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Identifying Trends Surrounding the Use of In-House Pharmacies for High-Cost Drugs

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In the United States, healthcare organizations are pushing to vertically integrate various components of the supply chain for efficiency purposes. One prime example of this is between physicians and pharmacy services when it comes to self-administered drugs, as noted by a cross-sectional study published in JAMA Network Open.1

Physician organizations, such as health systems and independent practices, are able to dispense these medications directly or through a licensed pharmacy, but the challenge lies in regulations. as procedures from state to state can differ. For instance, there are some states that do not allow dispensing without licensure, while in other states, independent physician practices are unable to own licensed pharmacies.

Being that trends surrounding physician-pharmacy integration across specialties and drugs are ambiguous at this point—which also includes the potential of drug prices differing at physician organization–operated pharmacies—the authors of the JAMA study sought to explore any potential correlations.

It is important to note that there haven’t been many investigations into the financial influences associated with using these pharmacies; if a hospital was to enroll in the 340B Drug Discount Program, certain entities—if they are approved to do so—could purchase drugs at a 20%-50% discount if dispensing in-house, according to the study.

Investigators used Medicare Part B and D claims data, providing a 20% sample of beneficiaries from 2011-2019, making it 8,020,652 beneficiaries total (median age, 72 [IQR, 66-81] years: 3,450,538 [43%] men; and 4,570,114 [57%] women).

From 2011 to 2019, total overall spending in Medicare Part D increased from $11.5 billion to $19.2 billion, including $330.3 million to $2.3 billion for oral cancer treatments, $448.0 million to $891.2 million for antivirals, $233.7 million to $1.4 billion for immunosuppressants, and $470.7 million to $2.0 billion for other drugs with greater than $10,000 in median costs per patient. It was determined that by 2019, 63% of medical oncologists, 29% of infectious disease specialists, 22% of rheumatologists, 21% of gastroenterologists, and 20% of urologists were employed by organizations operating specialty-relevant pharmacies.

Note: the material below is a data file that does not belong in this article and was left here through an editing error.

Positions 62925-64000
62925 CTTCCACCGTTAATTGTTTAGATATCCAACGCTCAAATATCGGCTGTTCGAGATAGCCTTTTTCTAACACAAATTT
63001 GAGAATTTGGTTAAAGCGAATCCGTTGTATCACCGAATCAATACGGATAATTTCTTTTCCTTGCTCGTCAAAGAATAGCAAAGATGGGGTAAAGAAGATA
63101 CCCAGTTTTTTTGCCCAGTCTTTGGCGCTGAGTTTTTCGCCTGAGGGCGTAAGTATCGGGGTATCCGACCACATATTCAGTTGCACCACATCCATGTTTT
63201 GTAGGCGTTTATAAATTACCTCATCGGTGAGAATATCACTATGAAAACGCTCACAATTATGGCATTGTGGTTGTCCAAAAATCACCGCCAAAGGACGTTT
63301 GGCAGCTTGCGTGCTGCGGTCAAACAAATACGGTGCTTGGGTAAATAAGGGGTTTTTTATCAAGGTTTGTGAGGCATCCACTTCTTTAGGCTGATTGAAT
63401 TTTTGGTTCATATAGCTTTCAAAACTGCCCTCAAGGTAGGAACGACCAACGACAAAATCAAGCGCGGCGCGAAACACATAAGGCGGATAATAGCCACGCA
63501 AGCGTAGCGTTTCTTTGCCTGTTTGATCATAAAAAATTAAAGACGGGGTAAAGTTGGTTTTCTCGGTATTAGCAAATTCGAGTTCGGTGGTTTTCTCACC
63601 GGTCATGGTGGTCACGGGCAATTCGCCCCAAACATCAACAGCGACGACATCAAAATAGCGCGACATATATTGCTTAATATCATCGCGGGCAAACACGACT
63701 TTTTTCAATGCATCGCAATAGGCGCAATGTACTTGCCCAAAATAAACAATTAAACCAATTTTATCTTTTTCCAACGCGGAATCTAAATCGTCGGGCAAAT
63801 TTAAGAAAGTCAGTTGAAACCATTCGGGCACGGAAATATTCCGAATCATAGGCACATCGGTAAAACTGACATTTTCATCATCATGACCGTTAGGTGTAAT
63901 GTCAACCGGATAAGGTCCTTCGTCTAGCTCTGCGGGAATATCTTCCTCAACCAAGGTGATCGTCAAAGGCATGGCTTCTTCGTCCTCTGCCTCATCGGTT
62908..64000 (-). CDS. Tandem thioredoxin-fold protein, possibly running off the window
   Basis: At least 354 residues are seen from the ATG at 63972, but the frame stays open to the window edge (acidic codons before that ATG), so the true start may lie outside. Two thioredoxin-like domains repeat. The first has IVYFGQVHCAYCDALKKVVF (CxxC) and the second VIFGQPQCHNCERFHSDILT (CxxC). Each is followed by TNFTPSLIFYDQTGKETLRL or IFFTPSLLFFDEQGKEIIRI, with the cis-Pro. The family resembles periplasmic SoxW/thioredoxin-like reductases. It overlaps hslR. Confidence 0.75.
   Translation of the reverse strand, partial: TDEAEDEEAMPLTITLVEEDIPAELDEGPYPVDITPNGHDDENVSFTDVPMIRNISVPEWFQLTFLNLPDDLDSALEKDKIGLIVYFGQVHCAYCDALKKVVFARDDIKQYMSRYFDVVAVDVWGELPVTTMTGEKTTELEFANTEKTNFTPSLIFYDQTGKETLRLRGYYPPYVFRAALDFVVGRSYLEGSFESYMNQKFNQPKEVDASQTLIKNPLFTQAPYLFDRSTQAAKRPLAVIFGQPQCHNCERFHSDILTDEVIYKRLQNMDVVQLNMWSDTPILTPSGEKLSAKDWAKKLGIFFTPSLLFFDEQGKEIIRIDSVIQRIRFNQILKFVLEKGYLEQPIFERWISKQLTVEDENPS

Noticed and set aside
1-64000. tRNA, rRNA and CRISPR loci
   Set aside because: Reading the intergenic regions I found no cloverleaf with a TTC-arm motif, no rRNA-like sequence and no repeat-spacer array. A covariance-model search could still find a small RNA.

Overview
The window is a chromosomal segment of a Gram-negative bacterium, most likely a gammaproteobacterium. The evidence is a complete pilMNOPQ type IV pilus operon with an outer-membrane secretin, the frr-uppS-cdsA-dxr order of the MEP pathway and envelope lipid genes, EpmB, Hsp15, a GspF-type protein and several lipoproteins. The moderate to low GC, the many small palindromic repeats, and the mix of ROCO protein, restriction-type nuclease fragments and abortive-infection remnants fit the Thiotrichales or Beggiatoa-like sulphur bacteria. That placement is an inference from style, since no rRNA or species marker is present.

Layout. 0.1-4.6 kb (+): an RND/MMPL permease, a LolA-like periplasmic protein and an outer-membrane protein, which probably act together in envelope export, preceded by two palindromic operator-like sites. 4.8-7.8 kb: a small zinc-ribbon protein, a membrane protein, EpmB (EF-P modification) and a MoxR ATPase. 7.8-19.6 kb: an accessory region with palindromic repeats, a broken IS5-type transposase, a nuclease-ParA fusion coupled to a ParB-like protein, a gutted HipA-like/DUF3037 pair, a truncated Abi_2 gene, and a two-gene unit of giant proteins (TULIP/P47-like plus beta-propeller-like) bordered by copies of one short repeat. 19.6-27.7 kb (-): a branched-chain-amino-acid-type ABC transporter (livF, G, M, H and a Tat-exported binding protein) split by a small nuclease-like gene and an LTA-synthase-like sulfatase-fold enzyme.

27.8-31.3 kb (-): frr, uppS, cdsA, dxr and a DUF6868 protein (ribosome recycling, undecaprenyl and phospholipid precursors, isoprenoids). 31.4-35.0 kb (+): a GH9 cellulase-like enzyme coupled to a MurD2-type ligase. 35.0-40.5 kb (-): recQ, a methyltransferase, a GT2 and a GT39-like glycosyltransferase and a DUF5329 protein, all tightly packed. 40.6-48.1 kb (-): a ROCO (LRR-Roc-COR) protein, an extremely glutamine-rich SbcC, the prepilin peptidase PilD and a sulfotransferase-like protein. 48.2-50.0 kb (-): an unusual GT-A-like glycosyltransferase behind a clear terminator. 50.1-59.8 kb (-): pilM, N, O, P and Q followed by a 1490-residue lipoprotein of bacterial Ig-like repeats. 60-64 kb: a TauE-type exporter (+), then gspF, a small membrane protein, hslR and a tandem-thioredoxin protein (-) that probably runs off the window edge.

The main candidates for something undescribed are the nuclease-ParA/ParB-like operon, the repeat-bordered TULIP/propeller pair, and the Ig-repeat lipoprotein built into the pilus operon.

As a result, the data indicate that there had been an uptake in the integration between physicians and pharmacies for high-cost, self-administered drugs across multiple medications classes and specialties. According to the investigators, this could be attributed to several factors.

“First, in-house pharmacies may help patients filling high-cost drugs who experience complexities, such as prior authorization and affordability. Alternatively, profit margins may be greater for high-cost drugs,” the authors explained. “Pharmacy profit margins may reach 3% to 5% for branded drugs, a notable amount for drugs with costs that often exceed $100 000 per year. Because pharmacy market power may have a bigger impact on margins for generic than branded drugs, in-house pharmacies may achieve lower margins on generic products than chain pharmacies.

“ … This trend is likely to continue as increasing financial integration among physician practices increases the share of physicians using in-house pharmacies. Efforts from national firms with pharmacy capabilities (eg, CVS-Aetna, Optum–United Healthcare) to expand primary care service delivery also suggest this trend may expand beyond high-cost drugs.”

Keeping this in mind, there were also several limitations to the study, including that the analysis may not necessarily reflect the commercial market, in which regulations could further differ. It was also a challenge to identify and differentiate which in-house pharmacies were fully owned versus those that could be associated with a physician organization. And in regard to Part D claims, the reported point-of-sale prices left out rebates paid or penalties charged to the pharmacy after the point of sale. It is still yet to be determined as to whether differences in point-of-sale prices are directly related lower out-of-pocket costs for patients of in-house pharmacies, the authors concluded.

Reference

1. Kakani P, Cutler DM, Rosenthal MB, Keating NL. Trends in Integration Between Physician Organizations and Pharmacies for Self-Administered Drugs. JAMA Netw Open. 2024;7(2):e2356592. doi:10.1001/jamanetworkopen.2023.56592

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